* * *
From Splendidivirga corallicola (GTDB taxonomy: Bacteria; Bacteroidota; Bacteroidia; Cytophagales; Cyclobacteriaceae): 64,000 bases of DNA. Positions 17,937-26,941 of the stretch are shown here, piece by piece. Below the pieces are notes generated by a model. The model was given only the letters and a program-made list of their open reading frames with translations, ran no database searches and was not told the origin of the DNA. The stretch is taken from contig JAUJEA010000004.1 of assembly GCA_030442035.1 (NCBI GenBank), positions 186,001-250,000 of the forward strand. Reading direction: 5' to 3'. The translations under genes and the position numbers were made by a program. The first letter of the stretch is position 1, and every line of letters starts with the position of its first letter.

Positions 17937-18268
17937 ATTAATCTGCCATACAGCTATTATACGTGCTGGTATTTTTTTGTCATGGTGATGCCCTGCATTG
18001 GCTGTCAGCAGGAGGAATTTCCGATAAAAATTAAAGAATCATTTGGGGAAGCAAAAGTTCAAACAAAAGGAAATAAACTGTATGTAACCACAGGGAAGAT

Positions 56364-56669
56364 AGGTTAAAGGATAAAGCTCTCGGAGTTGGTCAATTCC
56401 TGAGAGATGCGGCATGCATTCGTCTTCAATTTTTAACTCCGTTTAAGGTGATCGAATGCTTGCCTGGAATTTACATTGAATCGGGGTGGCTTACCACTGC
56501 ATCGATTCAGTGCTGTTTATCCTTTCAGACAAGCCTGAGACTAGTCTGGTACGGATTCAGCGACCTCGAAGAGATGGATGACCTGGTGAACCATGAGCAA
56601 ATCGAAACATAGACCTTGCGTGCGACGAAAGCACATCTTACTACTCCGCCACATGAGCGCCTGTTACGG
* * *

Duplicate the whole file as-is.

From Splendidivirga corallicola (GTDB taxonomy: Bacteria; Bacteroidota; Bacteroidia; Cytophagales; Cyclobacteriaceae): 64,000 bases of DNA. Positions 17,937-26,941 of the stretch are shown here, piece by piece. Below the pieces are notes generated by a model. The model was given only the letters and a program-made list of their open reading frames with translations, ran no database searches and was not told the origin of the DNA. The stretch is taken from contig JAUJEA010000004.1 of assembly GCA_030442035.1 (NCBI GenBank), positions 186,001-250,000 of the forward strand. Reading direction: 5' to 3'. The translations under genes and the position numbers were made by a program. The first letter of the stretch is position 1, and every line of letters starts with the position of its first letter.

Positions 17937-18268
17937 ATTAATCTGCCATACAGCTATTATACGTGCTGGTATTTTTTTGTCATGGTGATGCCCTGCATTG
18001 GCTGTCAGCAGGAGGAATTTCCGATAAAAATTAAAGAATCATTTGGGGAAGCAAAAGTTCAAACAAAAGGAAATAAACTGTATGTAACCACAGGGAAGAT

Positions 56364-56669
56364 AGGTTAAAGGATAAAGCTCTCGGAGTTGGTCAATTCC
56401 TGAGAGATGCGGCATGCATTCGTCTTCAATTTTTAACTCCGTTTAAGGTGATCGAATGCTTGCCTGGAATTTACATTGAATCGGGGTGGCTTACCACTGC
56501 ATCGATTCAGTGCTGTTTATCCTTTCAGACAAGCCTGAGACTAGTCTGGTACGGATTCAGCGACCTCGAAGAGATGGATGACCTGGTGAACCATGAGCAA
56601 ATCGAAACATAGACCTTGCGTGCGACGAAAGCACATCTTACTACTCCGCCACATGAGCGCCTGTTACGG